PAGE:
Sunday, January 25, 2009

Luo Buo Gao (Chinese Turnip Cake)

Luo buo gao with oyster sauce

So for Chinese New Year's Eve I invited people over for a dumpling making party. I didn't even realize that making dumplings was a Chinese New Year's tradition, although I had thrown some in the past because I just figured it was an excuse to do something "Chinese" on the holiday. But apparently the shape of the dumplings resembles the gold that they used for money back in the day so it's an auspicious food to eat on New Year's Day.

I also decided to try my hand at making luo buo gao, or Chinese turnip cake. I usually see this at dim sum all fried up and served with soy sauce paste (or is it oyster sauce or hoisin sauce?), but according to the internets it is also something traditional to eat for Chinese New Year.

Steamed luo buo gao

Luo Buo Gao (Chinese Turnip Cake) (based on this recipe)
makes about 24 slices

2 1/2 to 3 cups daikon, peeled and julienned or shredded (about 1 1/2 to 2 lbs.)
1 Chinese sausage, finely diced
2 cups rice flour (do not use glutinous rice flour)
1 3/4 cups water, divided
1 teaspoon salt
1/4 teaspoon white pepper
Vegetable oil

Stir fry Chinese sausage in a large frying pan or work for 2 to 3 minutes. Add daikon, 3/4 cups water, salt, and white pepper. Bring to a boil, then remove from heat.

Grease a square cake pan or loaf pan and start the steamer.

Mix rice flour with 1 cup water. Add the daikon and sausage mixture and spread into the greased pan. Steam for 50 minutes.

Cool overnight in refrigerator. After cooling, cut the cake into 1/4" slices and pan fry in a liberal amount of oil until both sides are golden brown.

Serve with soy sauce paste (or oyster sauce or hoisin sauce).

Fried luo buo gao

You can also add shitake mushrooms and/or small dried shrimp, but I didn't have either and, as Annie said, you can't really go wrong with Chinese sausage.

The hardest part about making this was finding a dish to steam the cake in. Since I was using my stock pot and pasta insert to steam, I needed something that would fit, and none of my square (or even circular) cake pans were small enough. So I improvised with a large serving bowl, and it did the trick.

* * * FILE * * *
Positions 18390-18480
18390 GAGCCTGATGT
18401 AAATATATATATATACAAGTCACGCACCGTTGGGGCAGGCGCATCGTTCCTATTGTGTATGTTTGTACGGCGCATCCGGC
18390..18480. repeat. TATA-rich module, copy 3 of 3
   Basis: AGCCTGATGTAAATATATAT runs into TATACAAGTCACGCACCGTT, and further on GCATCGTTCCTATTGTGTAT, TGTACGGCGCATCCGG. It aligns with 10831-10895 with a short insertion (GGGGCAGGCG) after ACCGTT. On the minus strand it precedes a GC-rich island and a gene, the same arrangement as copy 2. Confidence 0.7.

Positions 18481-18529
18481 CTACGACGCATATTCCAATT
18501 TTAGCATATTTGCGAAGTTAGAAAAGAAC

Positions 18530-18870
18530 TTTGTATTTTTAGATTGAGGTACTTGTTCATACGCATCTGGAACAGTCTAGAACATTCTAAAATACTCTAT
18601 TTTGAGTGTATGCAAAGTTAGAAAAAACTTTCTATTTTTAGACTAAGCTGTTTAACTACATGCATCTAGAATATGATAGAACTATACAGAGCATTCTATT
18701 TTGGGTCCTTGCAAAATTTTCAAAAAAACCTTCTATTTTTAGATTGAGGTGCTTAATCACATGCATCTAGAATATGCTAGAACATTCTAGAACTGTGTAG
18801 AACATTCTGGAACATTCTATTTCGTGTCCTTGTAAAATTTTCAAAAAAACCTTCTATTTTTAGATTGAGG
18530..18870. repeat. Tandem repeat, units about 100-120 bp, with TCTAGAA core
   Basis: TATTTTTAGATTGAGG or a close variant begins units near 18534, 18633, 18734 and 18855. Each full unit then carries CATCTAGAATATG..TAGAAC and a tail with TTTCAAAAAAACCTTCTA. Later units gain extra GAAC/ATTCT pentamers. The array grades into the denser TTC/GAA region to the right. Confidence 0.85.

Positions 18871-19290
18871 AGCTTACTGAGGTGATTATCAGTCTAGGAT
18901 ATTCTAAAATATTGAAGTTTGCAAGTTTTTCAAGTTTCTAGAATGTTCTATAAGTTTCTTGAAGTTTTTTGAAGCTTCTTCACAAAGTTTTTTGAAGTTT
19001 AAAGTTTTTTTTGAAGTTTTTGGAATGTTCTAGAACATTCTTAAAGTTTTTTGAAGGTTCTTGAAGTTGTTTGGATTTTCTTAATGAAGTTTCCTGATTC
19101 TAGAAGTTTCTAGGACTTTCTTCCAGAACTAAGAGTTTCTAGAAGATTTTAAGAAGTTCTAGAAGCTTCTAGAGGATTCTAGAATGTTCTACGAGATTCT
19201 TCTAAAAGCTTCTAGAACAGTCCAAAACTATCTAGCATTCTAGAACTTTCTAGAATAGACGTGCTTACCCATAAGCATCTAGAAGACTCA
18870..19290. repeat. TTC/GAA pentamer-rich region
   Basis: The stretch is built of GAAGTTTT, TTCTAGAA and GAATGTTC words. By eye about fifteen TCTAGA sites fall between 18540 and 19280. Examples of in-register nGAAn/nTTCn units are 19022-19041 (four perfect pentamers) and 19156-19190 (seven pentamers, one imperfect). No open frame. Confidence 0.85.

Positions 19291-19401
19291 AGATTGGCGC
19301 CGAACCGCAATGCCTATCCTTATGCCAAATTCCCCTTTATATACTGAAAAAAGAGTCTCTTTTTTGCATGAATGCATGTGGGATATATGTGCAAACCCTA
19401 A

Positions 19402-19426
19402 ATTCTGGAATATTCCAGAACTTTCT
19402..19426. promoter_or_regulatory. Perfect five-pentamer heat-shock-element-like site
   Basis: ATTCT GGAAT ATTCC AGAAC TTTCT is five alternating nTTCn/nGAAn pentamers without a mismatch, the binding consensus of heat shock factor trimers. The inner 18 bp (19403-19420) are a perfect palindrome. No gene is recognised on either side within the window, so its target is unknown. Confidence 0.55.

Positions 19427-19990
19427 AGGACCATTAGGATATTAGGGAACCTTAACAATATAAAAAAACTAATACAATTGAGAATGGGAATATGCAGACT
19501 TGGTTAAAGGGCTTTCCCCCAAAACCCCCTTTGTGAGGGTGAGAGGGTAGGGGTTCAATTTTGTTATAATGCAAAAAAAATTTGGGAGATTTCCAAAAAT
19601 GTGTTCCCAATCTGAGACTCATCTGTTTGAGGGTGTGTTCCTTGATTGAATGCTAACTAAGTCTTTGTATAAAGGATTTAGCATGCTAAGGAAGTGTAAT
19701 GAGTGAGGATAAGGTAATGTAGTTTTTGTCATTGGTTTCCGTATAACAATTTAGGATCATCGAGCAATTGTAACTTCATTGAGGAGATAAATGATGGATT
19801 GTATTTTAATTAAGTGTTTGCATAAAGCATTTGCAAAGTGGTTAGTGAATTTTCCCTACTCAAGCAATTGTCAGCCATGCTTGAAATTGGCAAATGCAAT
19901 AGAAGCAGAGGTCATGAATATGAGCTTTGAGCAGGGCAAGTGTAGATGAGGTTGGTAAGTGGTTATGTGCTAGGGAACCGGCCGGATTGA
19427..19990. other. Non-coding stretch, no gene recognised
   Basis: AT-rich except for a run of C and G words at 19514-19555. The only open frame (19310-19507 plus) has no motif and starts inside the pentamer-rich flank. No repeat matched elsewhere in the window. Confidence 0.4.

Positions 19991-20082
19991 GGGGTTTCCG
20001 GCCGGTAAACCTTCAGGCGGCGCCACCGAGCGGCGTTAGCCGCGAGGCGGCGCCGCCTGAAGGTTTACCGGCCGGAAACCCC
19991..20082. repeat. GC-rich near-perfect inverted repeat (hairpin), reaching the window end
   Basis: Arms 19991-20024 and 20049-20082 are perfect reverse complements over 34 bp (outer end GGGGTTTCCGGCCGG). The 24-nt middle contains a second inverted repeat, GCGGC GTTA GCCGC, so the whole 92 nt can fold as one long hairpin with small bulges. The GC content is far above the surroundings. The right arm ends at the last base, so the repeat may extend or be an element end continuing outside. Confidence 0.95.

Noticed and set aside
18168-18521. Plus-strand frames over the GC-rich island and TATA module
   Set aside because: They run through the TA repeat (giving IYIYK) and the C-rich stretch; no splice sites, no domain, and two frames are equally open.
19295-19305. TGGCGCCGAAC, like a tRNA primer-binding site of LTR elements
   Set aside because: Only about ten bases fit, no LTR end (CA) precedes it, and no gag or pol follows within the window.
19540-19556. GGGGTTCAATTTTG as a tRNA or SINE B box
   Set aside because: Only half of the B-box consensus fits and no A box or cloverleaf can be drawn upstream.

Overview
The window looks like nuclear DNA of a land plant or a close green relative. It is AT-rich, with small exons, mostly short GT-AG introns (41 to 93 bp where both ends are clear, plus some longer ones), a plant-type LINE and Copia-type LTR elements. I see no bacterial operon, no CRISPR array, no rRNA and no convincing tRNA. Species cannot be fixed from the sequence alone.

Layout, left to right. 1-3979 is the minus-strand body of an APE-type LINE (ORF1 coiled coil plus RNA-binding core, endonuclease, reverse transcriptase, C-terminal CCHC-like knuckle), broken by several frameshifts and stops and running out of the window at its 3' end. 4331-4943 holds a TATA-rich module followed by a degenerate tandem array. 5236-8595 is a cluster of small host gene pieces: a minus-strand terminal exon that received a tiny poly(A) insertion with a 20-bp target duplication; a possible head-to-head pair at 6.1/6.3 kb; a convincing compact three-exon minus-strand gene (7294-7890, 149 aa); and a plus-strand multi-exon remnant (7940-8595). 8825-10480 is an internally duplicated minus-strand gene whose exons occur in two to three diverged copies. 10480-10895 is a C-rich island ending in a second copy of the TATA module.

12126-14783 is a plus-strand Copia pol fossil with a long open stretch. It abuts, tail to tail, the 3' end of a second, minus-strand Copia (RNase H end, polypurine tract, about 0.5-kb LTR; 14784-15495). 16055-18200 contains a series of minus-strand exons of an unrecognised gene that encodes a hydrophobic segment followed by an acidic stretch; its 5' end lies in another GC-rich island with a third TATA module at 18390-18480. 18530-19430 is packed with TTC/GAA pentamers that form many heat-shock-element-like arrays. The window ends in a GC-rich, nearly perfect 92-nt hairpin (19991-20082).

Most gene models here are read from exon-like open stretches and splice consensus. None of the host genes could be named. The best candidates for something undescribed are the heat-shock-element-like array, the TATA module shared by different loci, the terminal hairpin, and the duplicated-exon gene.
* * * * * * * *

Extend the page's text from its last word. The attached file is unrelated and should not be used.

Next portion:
Another hard part? Reading the recipe correctly. For some reason, I thought it said 1 1/2 to 2 cups instead of lbs. so I only had about half as much daikon as I needed in there. The result was a drier cake than you get in the restaurants, but still edible, although boys will eat anything.... So learn from my mistakes and read the recipe correctly, okay?

Previously:  Scallion Pancakes
Next up: Xiao Long Bao (Steamed Soup Buns)


  1. ooooh yum. these are my favorite!!

  2. Ohhh i love this stuff. I buy the premade ones at my asian gorcer but it is very dry and not as tasty as the ones they serve at dum sum! I am going to try at home right away

  3. Joy, so glad to get your recipe. My Taiwanese wife calls this "tak wan" and uses her Cuisinart to chop the daikon. Our large ABC family LOVES this, but I couldn't find a recipe to put in my wife's book of home-cooking recipes. That's next!
    p.s. We lived in Cambridge from March 2007 to April 2008, and our daughter and family is there now.

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  5. I love this dish, and just got a new pan, so it was the perfect moment to try to cook it myself. When I joined the turnip and the rice flower and water toguether, it just looked too liquid, it did not look like it will set (I have no experience with rice flour whatsoever), so I added extra rice flower and it has come out a bit dry, but still really good. Thank you, I can now impress guests. I also added some spring onion with the chinese sausage for extra flavour

  6. mines came out dry and tasted very gritty, all i tasted was flour. i did exactly what the recipe said. i used a square baking pan and steamed it on high heat for 50 min. i guess i'll have to try to fry these to see if there edible.

  7. I followed your recipe and it came out nicely. I always see my mom making it and watched her do this every year but could only recall so much. I can't remember if it was this or the 年糕 where she would put in a huge amount of effort molding it to be perfect.
    This seemed a little bit too effortless when I was trying to make it and when I try to pan-fry it the cake would stick. I know it's not the pan since I made fried rice afterwards with no stick at all. Any comment you can give me if I try a second time before Chinese New Years?

    Even without frying it still tastes good... but I want it crunchy >.<

  8. Thank you for having a simple recipe! Every other recipe for this was SO intimidating that I didn't want to try, but I've got the ingredients and now I can't wait! My grandmother used to make these all the time (especially for Chinese New Year) and my mouth would water just waiting for them :)

  9. Do you have a recipe that uses a marinated tofu, dark brown on the outside. It can be purchased almost everywhere in the markets in Taiwan, I don't know the name. It has an oulong sort of flavor. And the sauce uses some sort of red pepper and light peanut flavor.

    1. I'm not sure, but it sounds like the tofu might be five spice pressed tofu? Not sure about the sauce though. Are you thinking of a tofu salad?